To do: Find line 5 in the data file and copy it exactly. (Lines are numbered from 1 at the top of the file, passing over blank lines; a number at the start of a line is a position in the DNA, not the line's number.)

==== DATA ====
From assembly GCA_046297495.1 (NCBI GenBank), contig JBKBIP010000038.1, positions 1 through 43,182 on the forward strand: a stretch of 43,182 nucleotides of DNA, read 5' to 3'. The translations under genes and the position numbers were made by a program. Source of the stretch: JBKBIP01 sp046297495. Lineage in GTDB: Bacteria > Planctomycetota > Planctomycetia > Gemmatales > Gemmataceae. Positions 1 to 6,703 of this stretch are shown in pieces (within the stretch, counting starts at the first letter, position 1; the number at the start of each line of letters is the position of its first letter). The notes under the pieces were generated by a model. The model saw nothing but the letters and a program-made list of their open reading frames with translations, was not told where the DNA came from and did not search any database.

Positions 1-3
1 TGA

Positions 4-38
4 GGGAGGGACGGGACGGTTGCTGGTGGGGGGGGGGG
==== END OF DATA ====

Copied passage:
4 GGGAGGGACGGGACGGTTGCTGGTGGGGGGGGGGG